iPad Mini Wi-Fi version lacks GPS found in similar tablets
Without the GPS built into tablets like the Nexus 7 and Galaxy Tab 2, Apple's new mini tablet can't offer turn-by-turn directions.
Lance WhitneyContributing Writer
Lance Whitney is a freelance technology writer and trainer and a former IT professional. He's written for Time, CNET, PCMag, and several other publications. He's the author of two tech books--one on Windows and another on LinkedIn.
The iPad Mini Wi-Fi starts at $329. The entry-level Nexus 7 and Galaxy Tab 2.0 both sell at $199, though they offer only 8GB of storage compared with the iPad Mini's 16GB.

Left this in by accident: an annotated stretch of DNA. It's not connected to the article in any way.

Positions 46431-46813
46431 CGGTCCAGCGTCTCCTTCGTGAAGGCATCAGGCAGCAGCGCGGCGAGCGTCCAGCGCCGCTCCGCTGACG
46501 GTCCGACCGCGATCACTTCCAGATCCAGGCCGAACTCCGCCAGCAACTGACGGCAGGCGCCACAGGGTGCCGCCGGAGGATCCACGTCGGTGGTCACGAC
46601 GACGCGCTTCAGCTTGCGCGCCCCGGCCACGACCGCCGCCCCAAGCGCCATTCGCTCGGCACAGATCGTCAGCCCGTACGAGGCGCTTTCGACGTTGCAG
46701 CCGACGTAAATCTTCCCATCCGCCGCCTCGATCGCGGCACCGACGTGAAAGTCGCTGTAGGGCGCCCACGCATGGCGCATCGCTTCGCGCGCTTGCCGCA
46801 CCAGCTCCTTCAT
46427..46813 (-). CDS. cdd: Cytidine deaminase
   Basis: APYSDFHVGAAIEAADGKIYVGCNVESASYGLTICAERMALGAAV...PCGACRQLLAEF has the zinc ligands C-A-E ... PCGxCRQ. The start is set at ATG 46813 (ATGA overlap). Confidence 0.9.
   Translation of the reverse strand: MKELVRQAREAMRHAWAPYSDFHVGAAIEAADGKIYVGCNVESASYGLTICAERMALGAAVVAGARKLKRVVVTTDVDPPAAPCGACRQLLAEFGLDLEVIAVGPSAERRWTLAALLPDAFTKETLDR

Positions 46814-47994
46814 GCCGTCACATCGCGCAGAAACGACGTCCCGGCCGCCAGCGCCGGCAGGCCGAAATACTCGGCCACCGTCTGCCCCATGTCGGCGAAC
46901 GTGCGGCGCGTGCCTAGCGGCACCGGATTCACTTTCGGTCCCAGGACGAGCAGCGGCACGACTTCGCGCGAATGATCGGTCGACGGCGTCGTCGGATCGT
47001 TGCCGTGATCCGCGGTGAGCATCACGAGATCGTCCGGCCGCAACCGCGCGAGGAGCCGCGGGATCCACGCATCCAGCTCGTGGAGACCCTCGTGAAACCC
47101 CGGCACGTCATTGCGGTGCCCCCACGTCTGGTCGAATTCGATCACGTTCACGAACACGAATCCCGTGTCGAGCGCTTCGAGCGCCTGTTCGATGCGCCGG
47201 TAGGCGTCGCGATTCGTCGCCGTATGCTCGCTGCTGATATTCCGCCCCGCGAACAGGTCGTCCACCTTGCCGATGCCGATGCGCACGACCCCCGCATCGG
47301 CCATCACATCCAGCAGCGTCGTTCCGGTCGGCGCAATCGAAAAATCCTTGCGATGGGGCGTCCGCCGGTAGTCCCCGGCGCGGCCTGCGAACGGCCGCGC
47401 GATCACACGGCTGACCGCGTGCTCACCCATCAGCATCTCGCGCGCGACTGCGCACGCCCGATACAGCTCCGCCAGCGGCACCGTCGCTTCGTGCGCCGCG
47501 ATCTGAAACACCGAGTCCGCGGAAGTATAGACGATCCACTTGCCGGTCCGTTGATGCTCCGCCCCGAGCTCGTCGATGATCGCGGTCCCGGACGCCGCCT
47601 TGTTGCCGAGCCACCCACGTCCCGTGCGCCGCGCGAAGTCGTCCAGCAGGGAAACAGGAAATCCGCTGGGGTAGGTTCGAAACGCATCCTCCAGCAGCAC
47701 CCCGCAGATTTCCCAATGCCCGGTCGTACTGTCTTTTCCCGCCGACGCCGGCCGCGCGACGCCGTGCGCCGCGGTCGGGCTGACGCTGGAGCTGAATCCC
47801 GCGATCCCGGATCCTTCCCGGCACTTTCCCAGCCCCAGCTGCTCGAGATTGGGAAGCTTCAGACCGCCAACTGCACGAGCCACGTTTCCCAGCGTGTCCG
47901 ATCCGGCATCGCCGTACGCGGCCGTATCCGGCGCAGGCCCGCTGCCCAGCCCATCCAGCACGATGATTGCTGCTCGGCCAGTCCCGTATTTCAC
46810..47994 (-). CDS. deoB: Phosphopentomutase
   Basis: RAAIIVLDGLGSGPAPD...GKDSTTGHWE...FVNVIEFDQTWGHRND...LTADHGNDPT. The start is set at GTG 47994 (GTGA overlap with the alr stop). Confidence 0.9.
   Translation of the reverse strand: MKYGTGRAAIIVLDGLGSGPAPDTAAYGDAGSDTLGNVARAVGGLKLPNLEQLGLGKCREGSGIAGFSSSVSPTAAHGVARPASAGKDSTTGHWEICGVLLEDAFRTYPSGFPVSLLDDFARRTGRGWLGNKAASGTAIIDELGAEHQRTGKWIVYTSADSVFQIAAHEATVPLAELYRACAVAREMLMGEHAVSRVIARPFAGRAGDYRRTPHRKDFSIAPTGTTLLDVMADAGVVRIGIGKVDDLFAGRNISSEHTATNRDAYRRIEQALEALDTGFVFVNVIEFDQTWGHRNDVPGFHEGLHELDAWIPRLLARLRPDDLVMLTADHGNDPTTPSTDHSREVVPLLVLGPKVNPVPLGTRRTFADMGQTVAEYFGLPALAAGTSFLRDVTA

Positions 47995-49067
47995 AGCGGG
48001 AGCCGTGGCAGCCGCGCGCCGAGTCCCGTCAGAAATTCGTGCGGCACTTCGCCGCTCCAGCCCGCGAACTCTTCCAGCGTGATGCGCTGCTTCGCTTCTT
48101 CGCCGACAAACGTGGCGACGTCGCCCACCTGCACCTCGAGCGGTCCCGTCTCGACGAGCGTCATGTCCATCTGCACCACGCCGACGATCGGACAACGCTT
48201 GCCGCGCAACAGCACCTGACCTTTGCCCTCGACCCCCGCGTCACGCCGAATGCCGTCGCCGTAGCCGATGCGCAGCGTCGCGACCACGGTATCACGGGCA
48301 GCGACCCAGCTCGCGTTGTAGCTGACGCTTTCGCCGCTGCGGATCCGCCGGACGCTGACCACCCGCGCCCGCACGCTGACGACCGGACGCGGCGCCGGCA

Apple's larger Wi-Fi-only iPads don't have GPS either. However, a 7-inch or 7.9-inch device is designed to be more portable than a 9.7-inch device, something you could easily take on the road.
Perhaps the exclusion of GPS is meant to help battery life, which Apple rates at up to 10 hours on all of its iPads. But I typically get around eight to nine hours of life on the Nexus 7 before it needs a recharge.
For those of us with smartphones or dedicated GPS devices, an iPad Mini without GPS is probably not a deal breaker. But adding the feature to a tablet that's pricier than its rivals would have been a nice bonus.